Harold ducked out of the doorway and looked around wildly for a secluded place to burst out laughing, again. “Oh, my gosh…it’s really her! The Enquirer came to life!” he deja-vued. This little sidestep was turning out to be one of the most bizarrely, entertaining mornings he had ever witnessed. Even more so than the time he spent the night at his Aunt Minnie’s house, and experienced the sight of his uncle’s prisoner-of-war mating ritual upon his own wife. He spied the shed about twenty yards behind the trailer and suddenly made a break for it. Expecting it to be empty, he burst through the open door and tumbled over 691 pounds of reclining swine. Harold tried desperately to compose himself, while wondering what had happened to Igmo and the sylvan emcee with his tin crown after the pandemonium hit. Igmo had obviously returned to his shed, wet and hatless. Harold picked himself up off of the earthen floor, keeping one eye on Igmo and leaned against a window sill a few feet away from the massive animal.
     “Why, hello…Mr. Igmo,” he blurted out nervously after a few moments. “Ugh…what happened to the king?”
     “The King,” Igmo replied rather matter-of-factly, “is dead!”
     Harold sort of gurgled at him, then let out his astonishment when it finally sank in, “HOLY CRAP!”
     The hog grunted wistfully, “You like d’ old lady’s gifts?”
     Falling down again in a somewhat dizzying state, Harold began clawing his way backward across the dirty wood planking until he caught the seat of his Wranglers® on a nail sticking up from the floor. He heard laughter and stared horror-stricken at the huge hog until he realized that the sound was not coming from the direction of the pig at all, but to his immediate left. He glanced over and saw a man in a drenched denim leisure suit leaning against a large wooden support post, twirling the dented tin crown around his finger. The farmer shook his head and laughed softly for another moment, then sloshed over to Harold and held out his hand. Harold looked at it suspiciously for a second, then grabbed it and hoisted himself up. There was a loud ripping sound as his jeans and the nail separated after their intimate encounter. Fearing the worst, he withdrew his hand quickly from the stranger’s grip and felt around his backside, smiling with relief when he discovered that only the back pocket was torn. He turned back, intending to thank the showman and ask him who he was, but the gentleman was gone.
     “Over there, boy,” the pig chortled.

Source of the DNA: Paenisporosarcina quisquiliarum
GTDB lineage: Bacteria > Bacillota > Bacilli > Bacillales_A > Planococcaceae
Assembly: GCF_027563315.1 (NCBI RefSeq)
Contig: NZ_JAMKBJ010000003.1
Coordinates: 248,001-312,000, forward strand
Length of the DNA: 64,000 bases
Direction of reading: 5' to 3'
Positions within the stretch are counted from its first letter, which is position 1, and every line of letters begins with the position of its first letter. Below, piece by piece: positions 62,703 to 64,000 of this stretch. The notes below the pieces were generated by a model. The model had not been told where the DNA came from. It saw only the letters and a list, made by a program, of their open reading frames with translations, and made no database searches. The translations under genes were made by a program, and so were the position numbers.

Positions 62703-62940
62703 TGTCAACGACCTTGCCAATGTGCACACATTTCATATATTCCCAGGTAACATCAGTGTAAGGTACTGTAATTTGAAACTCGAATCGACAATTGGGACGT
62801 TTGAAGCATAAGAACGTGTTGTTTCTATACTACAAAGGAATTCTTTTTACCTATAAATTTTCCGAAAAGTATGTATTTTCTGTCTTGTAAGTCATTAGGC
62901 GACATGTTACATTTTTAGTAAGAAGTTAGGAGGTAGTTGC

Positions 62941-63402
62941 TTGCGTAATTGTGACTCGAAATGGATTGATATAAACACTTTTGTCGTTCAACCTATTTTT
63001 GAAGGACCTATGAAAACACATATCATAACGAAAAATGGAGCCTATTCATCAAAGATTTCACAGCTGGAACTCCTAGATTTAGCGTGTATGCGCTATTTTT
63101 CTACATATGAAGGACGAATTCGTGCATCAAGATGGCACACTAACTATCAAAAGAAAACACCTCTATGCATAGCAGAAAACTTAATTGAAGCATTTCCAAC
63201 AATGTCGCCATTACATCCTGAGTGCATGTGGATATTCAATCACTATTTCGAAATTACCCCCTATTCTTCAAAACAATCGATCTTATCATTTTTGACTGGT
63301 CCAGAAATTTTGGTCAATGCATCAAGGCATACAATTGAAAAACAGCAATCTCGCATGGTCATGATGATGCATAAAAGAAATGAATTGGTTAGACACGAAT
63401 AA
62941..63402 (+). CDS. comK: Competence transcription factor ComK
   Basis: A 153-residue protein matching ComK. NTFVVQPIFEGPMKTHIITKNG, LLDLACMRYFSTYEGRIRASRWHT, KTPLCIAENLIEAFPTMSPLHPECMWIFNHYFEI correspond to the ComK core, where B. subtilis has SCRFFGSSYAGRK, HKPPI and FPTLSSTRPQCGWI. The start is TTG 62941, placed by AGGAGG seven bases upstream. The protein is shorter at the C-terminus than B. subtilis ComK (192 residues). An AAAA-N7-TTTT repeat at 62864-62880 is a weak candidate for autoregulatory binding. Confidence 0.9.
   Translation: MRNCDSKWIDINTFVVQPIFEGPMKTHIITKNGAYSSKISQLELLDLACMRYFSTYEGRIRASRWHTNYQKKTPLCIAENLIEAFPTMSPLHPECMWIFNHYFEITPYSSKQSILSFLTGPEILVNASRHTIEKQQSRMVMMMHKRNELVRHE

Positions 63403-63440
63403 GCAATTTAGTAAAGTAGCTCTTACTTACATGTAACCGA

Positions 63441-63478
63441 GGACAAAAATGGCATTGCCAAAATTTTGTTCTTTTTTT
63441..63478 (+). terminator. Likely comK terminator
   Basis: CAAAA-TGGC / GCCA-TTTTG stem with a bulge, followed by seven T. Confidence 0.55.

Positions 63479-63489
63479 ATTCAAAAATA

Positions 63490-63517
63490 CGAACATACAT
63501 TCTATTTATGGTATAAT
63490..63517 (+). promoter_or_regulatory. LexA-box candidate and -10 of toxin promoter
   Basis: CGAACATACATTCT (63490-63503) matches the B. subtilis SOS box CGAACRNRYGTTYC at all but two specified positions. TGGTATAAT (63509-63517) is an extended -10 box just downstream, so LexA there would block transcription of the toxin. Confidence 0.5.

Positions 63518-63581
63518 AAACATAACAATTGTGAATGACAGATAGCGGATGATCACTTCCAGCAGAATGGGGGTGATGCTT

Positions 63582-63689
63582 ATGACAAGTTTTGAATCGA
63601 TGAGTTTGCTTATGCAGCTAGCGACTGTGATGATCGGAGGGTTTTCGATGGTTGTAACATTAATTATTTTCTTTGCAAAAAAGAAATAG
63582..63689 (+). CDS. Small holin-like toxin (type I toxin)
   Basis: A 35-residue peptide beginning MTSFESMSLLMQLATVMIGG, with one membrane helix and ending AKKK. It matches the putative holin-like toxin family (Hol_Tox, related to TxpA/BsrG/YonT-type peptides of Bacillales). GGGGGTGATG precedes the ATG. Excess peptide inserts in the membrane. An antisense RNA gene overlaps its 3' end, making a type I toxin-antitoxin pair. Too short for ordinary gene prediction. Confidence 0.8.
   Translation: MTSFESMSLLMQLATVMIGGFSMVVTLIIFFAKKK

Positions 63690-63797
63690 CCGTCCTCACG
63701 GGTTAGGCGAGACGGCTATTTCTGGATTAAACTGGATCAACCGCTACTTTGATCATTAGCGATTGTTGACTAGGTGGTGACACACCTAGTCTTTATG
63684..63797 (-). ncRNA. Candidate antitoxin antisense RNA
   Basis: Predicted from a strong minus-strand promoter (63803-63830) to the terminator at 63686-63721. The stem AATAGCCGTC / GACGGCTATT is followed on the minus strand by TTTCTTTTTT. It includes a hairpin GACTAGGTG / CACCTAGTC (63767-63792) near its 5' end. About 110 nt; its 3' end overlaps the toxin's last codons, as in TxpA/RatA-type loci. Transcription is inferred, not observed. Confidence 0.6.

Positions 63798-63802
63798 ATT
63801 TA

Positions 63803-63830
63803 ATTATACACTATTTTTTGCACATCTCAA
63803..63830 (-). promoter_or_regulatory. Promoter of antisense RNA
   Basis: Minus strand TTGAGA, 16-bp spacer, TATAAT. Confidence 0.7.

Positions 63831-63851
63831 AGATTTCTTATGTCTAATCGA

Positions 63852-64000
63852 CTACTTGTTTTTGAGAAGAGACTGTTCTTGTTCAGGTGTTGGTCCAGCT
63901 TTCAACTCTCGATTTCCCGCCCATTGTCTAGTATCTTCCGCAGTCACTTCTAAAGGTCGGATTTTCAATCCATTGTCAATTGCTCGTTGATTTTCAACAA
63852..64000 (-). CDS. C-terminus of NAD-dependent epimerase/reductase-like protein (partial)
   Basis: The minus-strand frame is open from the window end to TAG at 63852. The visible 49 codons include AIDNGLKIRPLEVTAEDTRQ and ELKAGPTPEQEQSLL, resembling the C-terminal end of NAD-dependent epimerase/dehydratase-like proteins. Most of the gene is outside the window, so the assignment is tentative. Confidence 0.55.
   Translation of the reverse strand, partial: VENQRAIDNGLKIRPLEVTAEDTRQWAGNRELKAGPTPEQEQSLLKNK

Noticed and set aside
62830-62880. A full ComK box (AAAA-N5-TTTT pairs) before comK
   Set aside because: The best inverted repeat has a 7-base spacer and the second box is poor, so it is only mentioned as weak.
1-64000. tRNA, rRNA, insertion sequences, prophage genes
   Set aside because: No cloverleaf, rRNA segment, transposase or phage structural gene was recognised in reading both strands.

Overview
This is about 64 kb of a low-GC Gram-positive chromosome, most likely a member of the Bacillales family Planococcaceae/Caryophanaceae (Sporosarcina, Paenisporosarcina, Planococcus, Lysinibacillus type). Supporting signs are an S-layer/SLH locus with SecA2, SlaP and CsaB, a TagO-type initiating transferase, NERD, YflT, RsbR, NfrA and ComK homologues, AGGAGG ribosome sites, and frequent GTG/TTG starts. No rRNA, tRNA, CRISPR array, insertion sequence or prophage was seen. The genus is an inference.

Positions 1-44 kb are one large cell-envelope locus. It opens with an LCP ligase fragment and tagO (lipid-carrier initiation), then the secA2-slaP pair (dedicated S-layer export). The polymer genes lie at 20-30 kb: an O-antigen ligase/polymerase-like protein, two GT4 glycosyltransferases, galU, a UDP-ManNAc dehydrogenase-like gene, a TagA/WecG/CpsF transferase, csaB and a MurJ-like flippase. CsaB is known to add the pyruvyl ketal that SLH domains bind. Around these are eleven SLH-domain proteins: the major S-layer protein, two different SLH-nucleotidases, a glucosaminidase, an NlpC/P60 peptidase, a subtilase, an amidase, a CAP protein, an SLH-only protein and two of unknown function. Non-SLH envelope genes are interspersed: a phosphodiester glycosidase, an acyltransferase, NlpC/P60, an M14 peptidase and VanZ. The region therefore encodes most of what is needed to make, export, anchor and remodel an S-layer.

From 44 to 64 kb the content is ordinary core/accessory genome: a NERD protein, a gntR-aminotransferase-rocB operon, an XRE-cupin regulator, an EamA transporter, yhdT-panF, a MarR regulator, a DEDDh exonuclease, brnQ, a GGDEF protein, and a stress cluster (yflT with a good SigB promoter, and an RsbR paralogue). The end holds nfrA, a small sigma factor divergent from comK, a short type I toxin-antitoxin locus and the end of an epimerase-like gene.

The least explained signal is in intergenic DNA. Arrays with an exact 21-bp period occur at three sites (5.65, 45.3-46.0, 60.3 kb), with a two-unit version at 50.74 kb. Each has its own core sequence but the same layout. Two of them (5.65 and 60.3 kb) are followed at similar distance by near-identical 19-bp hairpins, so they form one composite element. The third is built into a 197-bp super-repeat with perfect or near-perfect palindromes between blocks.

“Damn nasty turn of events this mornin’, buddy,” came a voice from over by the open door. Harold spun around and noticed the farmer standing by Igmo with one foot on the hog’s back like a Spanish explorer claiming the porcine mass for Queen Isabella. “Ain’t never seen nothin’ like it. Gee-wizzzzz…in all my years doin’ this manure. Young man…you did see what happened, did’nch you?” Harold bobbled his head up and down. The tin man took this to mean ‘yes’ and continued, “But, you wasn’t down there with the rest of the crowd, was you?”
     “No, sir,” Harold managed to speak, then abruptly asked, “excuse me, but…who are you, anyway?”
     “Hugh Fardid.”
     Harold purposely looked behind where he was standing, spun around and responded, “Not me!”
     “But, you can call me the Wizz Kid. That’s what the folks always called me back in school.”
     “The Wizz Kid?” Harold asked curiously. “Why not the Wizzer of Oz? I mean, look at the setting. It’s out in the country, there are animals all around the place, it feels like an old-timey carnival and all the folks out here are stupid! I think that would fit you nicely…umm, Hugh.”
     “Hmmm…I guess in that sense, I could be called the Wizzer Wizard. But, the Wizz Kid’s my nickname, so I’m stickin’ with that!”
     Harold was trying to figure this out in his best sleuthing manner, “The Wizz Kid, huh? Were you the valedictorian of your class, or really smart in science or something?”
     “Nah…I peed in my pants a lot!”
     Harold didn’t quite know how to respond to that, so he remained silent.
     “Speakin’ of piss,” the Wizz Kid continued, “that really pissed me off about that darn hat!”
     “Hat? You mean your tin hat that’s got a dent in the side of it? You can get a hammer…like the one hangin’ on the wall over there and bang it back out,” Harold infused, trying to sound conversational.
     “Not this tin-pan shit, boy,” Hugh barked, then pointed at Igmo, “the hat that Igmo was wearin’ down at that tank.”
     “Oh, yeah…that old hat. What about it?”
     “Sam Spade wore that very same hat in The Maltese Falcon.”
     “I knew I recognized it from somewhere.”
     “ Picked it up at an auction for $4,275. I betcha some bastard from d’ audience picked it up and took it home to show his wife an’ snotty-nosed kids. Oh, hell…I don’t care, anyhow.”
     “You don’t care?!?” Harold sputtered, “That hat’s worth…”
     “Horse shit, now!” Hugh quickly intervened, then continued, “It had Humphrey Bogart’s sweat on it! Don’t you see? The sweat got all washed off when that hog fell into the water! That damn hat ain’t worth squat without Bogey’s sweat stained on it!”
     “Oh…hmmm…I guess.” Harold had just reached the conclusion that he wanted to be back in his ’57, many miles down the road. He started inching his way towards the open door. If that wouldn’t have worked, he could always imitate one of those stunt men that he had seen in countless western movies crashing through a window. Thinking that he might ruin Aunt Penny’s gift that she had given him, in case he misjudged his flight pattern through the actual glass pane and wound up cutting himself all to pieces, he nixed that idea and inched a little closer to the opening, instead.